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Special Edition: A Drink with Young(er) Indiana Jones
Examining the booze of Indiana Jones and the Peril at Delphi
From his misadventure procuring a bottle of bootleg booze to his keeping up with compatriots in Paris and Greece, Indiana Jones and The Peril at Delphi manages to cover a few notable alcohols.
Retsina is the star of the book. It’s a traditional Greek drink with a history spanning at least 2,000 years. It’s a white, resinated wine, which means it picks up some of its flavors from exposure to pine sap. In the ancient days, this happened when jars containing wine were sealed with pine resin to keep them from going bad. The resin would infuse the wine with some of its characteristics. Modern retsina has the resin added directly to the wine must (the raw, crushed juice created early in the winemaking process). A tavern keeper in the village below Delphi also mentions “aretsinoto,” which is just Greek white wine without resin. Although any country could conceivably make a resinated wine, “retsina” is now a protected designation reserved for products from Greece (in the same way anyone can make brandy but only a particular region in France can produce “cognac”). You might not be able to find it anywhere and everywhere, but Greece does export a fair amount of retsina to the United States. My local recommends Ritinitis Nobilis.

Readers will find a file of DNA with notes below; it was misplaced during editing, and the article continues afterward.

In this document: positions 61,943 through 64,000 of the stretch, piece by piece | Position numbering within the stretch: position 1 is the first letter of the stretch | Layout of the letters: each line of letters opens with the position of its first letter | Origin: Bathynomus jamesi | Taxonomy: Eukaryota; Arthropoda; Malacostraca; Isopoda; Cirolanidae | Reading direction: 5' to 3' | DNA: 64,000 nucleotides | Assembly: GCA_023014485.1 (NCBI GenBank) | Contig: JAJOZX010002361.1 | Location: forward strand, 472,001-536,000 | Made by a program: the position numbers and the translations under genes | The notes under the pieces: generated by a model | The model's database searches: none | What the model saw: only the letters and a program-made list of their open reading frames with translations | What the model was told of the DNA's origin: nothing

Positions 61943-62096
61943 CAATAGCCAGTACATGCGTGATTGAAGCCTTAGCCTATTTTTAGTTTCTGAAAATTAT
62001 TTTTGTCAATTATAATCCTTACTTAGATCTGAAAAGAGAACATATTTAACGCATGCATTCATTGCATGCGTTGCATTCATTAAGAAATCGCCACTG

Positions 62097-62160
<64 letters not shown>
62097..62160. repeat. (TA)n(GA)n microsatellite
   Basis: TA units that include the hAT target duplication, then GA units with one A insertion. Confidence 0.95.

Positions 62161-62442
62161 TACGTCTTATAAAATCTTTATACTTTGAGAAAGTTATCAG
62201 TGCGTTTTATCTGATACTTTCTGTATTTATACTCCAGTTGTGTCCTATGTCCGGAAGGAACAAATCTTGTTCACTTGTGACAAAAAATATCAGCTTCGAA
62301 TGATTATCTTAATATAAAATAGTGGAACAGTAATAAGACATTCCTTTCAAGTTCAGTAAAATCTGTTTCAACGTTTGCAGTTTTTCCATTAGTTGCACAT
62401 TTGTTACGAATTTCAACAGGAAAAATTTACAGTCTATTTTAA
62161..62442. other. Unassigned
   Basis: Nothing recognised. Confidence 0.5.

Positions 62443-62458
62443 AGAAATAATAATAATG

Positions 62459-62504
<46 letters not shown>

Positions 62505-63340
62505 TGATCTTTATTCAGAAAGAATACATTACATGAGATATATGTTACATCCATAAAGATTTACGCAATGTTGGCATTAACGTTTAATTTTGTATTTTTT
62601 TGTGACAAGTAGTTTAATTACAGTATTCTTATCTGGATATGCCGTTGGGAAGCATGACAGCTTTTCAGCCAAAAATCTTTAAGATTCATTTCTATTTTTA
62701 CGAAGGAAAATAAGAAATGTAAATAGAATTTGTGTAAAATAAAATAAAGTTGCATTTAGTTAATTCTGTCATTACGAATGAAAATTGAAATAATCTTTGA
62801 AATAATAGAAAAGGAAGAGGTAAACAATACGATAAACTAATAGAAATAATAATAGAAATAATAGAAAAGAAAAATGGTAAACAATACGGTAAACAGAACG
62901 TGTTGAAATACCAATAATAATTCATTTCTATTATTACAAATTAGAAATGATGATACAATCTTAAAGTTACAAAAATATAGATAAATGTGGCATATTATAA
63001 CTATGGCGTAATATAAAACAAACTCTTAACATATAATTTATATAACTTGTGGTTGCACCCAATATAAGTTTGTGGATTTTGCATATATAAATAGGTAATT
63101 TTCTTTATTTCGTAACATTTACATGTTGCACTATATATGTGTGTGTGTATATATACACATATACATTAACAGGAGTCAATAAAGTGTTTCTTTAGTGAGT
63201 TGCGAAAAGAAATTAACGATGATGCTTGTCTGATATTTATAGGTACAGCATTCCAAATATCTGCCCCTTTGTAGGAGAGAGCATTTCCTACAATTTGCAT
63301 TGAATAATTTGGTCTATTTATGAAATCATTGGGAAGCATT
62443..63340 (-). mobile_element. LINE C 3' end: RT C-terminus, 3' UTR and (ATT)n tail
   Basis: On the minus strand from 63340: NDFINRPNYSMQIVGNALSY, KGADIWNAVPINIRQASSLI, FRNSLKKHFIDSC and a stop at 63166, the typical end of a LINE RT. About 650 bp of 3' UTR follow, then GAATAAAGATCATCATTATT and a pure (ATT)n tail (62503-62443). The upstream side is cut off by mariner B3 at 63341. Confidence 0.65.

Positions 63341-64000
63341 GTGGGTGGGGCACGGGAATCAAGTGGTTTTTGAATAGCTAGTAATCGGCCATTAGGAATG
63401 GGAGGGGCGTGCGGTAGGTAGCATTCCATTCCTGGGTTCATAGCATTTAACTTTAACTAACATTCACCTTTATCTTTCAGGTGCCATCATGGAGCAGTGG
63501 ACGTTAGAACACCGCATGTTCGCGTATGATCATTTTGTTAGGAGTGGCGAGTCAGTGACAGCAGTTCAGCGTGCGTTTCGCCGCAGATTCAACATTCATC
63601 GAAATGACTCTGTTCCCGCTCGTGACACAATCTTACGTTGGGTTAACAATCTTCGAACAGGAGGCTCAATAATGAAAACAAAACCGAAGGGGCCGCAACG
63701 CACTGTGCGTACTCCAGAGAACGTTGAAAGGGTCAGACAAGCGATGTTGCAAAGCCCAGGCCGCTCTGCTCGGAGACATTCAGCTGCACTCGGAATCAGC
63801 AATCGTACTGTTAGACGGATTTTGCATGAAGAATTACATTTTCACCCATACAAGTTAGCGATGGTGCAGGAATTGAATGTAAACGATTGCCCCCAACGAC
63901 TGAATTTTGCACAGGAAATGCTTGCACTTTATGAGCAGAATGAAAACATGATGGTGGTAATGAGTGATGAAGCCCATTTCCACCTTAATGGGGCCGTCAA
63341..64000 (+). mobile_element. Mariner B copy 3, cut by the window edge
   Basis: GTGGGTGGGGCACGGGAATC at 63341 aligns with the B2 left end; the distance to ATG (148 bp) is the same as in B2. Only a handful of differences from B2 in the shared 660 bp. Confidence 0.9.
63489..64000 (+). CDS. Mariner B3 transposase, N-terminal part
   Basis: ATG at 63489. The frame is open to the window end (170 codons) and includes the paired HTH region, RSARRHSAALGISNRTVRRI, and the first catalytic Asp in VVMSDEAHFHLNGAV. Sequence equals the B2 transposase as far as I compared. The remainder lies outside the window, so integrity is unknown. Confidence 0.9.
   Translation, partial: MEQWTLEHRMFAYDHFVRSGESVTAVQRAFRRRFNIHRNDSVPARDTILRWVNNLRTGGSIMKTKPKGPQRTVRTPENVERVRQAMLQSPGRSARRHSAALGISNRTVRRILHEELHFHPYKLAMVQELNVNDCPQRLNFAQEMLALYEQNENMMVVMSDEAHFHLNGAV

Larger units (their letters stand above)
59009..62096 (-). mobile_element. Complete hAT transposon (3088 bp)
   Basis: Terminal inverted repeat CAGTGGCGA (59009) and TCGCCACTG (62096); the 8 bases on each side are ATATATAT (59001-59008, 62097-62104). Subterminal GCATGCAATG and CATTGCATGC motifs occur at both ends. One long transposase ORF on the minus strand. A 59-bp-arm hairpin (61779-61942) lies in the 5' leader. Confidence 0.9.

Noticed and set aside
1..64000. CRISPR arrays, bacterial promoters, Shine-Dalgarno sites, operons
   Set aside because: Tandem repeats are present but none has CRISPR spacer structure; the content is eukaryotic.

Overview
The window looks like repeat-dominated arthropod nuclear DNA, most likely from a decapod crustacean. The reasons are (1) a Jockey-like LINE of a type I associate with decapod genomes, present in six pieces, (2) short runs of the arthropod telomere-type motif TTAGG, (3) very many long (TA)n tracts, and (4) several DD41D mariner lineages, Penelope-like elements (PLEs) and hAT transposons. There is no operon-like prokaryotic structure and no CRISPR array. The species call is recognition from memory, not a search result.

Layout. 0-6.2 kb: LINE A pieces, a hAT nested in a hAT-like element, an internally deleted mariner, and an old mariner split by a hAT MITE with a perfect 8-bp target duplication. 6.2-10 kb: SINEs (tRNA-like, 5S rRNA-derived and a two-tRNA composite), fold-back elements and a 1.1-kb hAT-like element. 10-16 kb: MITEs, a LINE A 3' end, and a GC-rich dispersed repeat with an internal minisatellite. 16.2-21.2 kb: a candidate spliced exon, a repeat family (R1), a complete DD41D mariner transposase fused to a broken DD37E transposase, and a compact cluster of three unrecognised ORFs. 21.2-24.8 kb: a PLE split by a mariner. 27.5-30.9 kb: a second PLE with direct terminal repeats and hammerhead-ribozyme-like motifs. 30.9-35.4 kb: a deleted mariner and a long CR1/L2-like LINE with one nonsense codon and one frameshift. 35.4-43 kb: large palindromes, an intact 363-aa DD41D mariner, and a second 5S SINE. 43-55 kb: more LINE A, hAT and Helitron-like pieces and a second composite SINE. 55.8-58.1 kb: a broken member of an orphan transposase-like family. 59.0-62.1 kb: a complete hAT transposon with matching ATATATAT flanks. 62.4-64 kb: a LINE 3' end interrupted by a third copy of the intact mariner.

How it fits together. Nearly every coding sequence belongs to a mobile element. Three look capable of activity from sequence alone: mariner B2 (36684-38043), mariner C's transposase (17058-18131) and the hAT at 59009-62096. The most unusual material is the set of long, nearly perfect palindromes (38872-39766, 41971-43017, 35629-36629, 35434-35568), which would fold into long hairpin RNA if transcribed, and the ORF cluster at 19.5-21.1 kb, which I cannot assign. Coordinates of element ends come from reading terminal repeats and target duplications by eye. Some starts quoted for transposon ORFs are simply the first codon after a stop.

Indy eventually acquires a taste for retsina, but he’s less forgiving of the brash licorice taste of Greece’s national spirit, ouzo. Ouzo falls into a class of spirit that gains its dominant flavor from anise. It’s similar to Sambuca (Italy), Pernod (France), raki (Turkey, and also mentioned in The Peril at Delphi) and absinthe. Indiana Jones may not care for it, but another globetrotting adventurer — James Bond — drinks a ton of the stuff during his own Greek adventure, Colonel Sun. Metaxa Ouzo and Ouzo No. 12 are two of the most common brands in the United States. Speaking of which, Indy also contends with more than a few pours of Pernod while in Paris. Absinthe having been outlawed in 1915, on account of its wormwood content and the wildly-exaggerated reports of “hallucinogenic thujone,” Pernod was the most popular replacement and is still widely available today.
On the train to Greece, Dorian introduces Indy to a cocktail called the French 75. A wildly popular drink that has enjoyed quite a renaissance recently, its exact origin is, like those of many famous cocktails, confusing and often contradictory, with different sources citing entirely different stories and timelines. It is named in honor of the French 75mm cannon, a staple of the French army during World War I. It was so named either to honor the field gun or because it hit you like a shell from said field gun. A more fanciful version of the story claims that the cocktail was invented on the battlefield, either by soldiers or by aviators who, finding themselves well-stocked with gin, Champagne, sugar, and lemon combined the ingredients in a spent 75mm artillery shell. That almost certainly didn’t happen, but it’s a pretty good tale, and one savvy bartenders were quick to embrace.